HONG KONG -It's no longer just foreigners who are angry over piracy in China.
With sales of Chinese music plunging, trade groups representing domestic musicians, singers and songwriters are taking the country's dominant Internet search engine, Baidu.com to court.
The Music Copyright Society of China and China's largest digital music distributor, R2G, have filed suit against Baidu.com in Beijing, charging that the company has taken advantage of their industry's lack of technical sophistication to "stealthily provide unlicensed music streaming and downloading via its Web site, and thus earn significant advertising revenues via its massive online traffic brought about by its music download service."
The MCSC and R2G hold 80% of all digital copyrights in the Chinese music industry.
“This lawsuit is just the early beginning of our anti-piracy action,” Wu Jun, CEO of R2G, said in a phone interview with Forbes.com. “We will also start to reach out to advertisers in order to save our industry from destruction.”
Copyright protection has long been an afterthought in a country whose small manufacturers thrive on copying everything from Louis Vuitton handbags and Hollywood movies to Western luxury cars, despite China’s commitment to respect intellectual property rights under the terms of its accession to the World Trade Organization.
In a twist, Wu said Chinese artists were encouraged to stand up for their legal rights by the robust recent action in Chinese courts by foreign record companies.
In February, the world’s three biggest record companies, Sony BMG Music, Warner Music Group and Universal Music, sued Baidu to stop rampant music piracy. (See: " Baidu, Sohu Served With Suits By Music Companies")
The trio are also going after Yahoo! China, which is operated by Alibaba, through an industry trade group, the International Federation of Phonographic Industries, for its refusal to comply with a landmark ruling in December that found Yahoo! China guilty of mass copyright infringements.
The record giants were encouraged by the legal victory, but they continue to be frustrated by the difficulty of enforcing rulings in a country where the application of the law is notoriously uneven.
For the Chinese music industry, it is a matter of life and death. The MCSC's publishing revenue shrunk to only a few million yuan for the full year of 2007, down 90% from 2005, concurrent to a period of explosive growth in Internet usage in China. China is expected by Morgan Stanley to overtake the U.S. as the country with the most people online as soon as this year.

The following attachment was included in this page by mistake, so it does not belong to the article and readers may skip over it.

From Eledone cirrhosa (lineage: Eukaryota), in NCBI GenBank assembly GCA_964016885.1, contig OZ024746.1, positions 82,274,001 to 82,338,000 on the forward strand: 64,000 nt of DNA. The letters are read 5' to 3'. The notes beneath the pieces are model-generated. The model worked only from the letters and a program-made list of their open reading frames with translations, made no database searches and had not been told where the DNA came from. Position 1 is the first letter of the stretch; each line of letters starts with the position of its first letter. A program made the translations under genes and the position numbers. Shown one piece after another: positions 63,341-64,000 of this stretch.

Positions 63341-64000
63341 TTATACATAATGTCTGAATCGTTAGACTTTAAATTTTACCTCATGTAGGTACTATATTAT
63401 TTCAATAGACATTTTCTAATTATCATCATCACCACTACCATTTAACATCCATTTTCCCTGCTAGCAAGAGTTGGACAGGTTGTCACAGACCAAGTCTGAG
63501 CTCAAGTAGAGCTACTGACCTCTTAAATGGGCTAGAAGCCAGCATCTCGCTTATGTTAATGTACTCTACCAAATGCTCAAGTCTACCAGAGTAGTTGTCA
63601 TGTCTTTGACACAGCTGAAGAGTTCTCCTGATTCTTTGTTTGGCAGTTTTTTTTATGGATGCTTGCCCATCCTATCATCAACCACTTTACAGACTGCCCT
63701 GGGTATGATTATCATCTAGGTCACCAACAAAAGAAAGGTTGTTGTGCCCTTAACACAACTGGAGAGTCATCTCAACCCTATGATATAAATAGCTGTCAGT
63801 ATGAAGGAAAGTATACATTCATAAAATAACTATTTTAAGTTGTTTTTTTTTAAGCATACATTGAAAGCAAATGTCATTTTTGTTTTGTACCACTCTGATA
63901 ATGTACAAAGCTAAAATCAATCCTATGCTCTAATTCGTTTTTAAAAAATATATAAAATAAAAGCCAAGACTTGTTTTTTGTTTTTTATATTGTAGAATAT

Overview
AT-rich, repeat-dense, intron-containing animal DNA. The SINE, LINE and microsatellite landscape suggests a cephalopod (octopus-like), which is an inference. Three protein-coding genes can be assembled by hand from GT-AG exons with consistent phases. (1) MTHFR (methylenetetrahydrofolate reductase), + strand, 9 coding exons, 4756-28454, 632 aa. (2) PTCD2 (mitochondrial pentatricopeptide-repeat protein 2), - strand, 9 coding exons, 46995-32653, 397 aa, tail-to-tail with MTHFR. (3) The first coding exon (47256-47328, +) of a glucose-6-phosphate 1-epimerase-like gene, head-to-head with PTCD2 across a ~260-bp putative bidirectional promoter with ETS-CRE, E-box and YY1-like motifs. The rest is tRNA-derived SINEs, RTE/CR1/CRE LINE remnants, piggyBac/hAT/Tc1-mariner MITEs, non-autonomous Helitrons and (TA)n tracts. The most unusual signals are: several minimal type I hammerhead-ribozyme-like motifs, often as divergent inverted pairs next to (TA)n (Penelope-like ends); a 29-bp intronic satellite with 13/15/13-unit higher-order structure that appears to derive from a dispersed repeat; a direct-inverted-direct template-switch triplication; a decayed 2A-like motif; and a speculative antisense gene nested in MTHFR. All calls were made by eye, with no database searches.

New releases by record companies have fallen by about 50% since 2005, according to Wu of R2G.
Meanwhile, Baidu’s fortunes have taken off, with its revenue more than doubling in 2007 to $239 million, a substantial part of which the music industry suspects is derived from online advertising tied to illegal music downloads.
R2G reached a two-year agreement in 2005 with Baidu to block the illegal download of ringtones based on copyrighted songs, but they failed to agree on an extension beyond 2007.
R2G is also the digital copyright holder for songs distributed in China by Warner-Chappell Music and Universal Music Publishing.
The MCSC and R2G said they turned to the courts after failing to reach a private settlement with the search engine giant. They charge Baidu with stonewalling, delaying tactics and using distorted interpretations of the law.
"Baidu hides behind the guise of a 'neutral search engine' and employs sophisticated secret music Web sites and deep links which without the requisite technology expertise makes it almost impossible for copyright holders to detect and protect their rights by exposing Baidu’s dubious activities," they said in a statement.
For starters, they are suing Baidu for infringement of copyright of 50 popular Chinese songs, including the patriotic anthem " Ai Wo Zhong Hua (Love My China)."
Wu said more lawsuits for other song titles would follow.